Several month’s before a new book is due to be released, the publishers send out advance proofs to editors so that it can be reviewed in newspapers, magazines, and websites in time for its launch, as well as to people you hope will say nice things about it for the blurb on the back cover. The cover for these paperback proofs is generally the same design that the final published jacket cover will use but the UK publishers, Random House, thought they’d try a different tack with The Knowledge to tickle editorial curiosity.
Playing with the theme of preserving knowledge in case of the apocalypse, the proof copies were bound in bright yellow covers, and labelled as a quickstart guide for rebooting civilisation from scratch.
And in order to survive the devastation of the end of the world as we know it, each copy was individually vacuum-packed in a rugged plastic seal, before being popped in the post to the distribution list. Below, a small pile of the books with the derelict Battersea power station in the background.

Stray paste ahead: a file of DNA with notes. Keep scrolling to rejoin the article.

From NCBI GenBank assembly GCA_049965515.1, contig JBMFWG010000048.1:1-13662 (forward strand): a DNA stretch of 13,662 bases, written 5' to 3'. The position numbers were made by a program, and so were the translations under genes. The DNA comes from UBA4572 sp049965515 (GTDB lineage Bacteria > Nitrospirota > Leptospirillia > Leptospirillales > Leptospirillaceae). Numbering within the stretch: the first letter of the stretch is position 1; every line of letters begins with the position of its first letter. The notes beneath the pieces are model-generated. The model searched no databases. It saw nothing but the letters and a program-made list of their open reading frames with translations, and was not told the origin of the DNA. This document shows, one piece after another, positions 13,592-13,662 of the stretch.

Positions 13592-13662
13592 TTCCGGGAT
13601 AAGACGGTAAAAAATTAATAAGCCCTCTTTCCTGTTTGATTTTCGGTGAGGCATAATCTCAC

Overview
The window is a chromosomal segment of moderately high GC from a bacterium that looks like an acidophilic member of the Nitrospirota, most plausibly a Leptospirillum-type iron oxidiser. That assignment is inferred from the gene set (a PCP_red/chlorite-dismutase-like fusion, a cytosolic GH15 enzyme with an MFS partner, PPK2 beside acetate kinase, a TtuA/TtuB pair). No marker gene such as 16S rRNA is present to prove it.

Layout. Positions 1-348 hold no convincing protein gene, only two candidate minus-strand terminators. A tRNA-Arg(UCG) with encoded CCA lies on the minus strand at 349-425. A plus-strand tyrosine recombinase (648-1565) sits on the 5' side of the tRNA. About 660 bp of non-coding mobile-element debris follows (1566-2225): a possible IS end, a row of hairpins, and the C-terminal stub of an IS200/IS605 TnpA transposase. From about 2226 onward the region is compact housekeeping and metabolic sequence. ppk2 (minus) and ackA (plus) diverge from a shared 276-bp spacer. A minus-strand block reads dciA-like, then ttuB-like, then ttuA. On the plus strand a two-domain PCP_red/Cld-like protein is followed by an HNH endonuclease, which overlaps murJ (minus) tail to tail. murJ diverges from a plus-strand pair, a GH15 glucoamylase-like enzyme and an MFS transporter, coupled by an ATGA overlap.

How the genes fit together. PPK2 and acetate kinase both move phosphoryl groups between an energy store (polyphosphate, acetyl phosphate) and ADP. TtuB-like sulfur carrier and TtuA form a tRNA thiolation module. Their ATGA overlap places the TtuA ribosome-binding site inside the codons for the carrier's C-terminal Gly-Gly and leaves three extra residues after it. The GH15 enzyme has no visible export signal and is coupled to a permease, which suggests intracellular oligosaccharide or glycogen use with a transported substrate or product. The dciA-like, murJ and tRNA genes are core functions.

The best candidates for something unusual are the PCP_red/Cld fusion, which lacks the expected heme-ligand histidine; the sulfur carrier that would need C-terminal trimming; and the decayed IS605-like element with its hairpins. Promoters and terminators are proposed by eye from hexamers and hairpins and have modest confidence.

But the publisher’s didn’t stop here, and took on the task of resilience-testing the sealed books until they were satisfied the proofs had been adequately future-proofed (I suspect this spirit of inquisitiveness may have had a lot to do with the fact it was a Friday afternoon shortly before Christmas…). The sealed books floated happily amongst the junk in the river Thames, and so would survive a cataclysmic flood.
They were also tested by being dropped off the dizzy heights of Vauxhall bridge (click for video)…
…and by being run-over by a two-tonne transit van (click for video).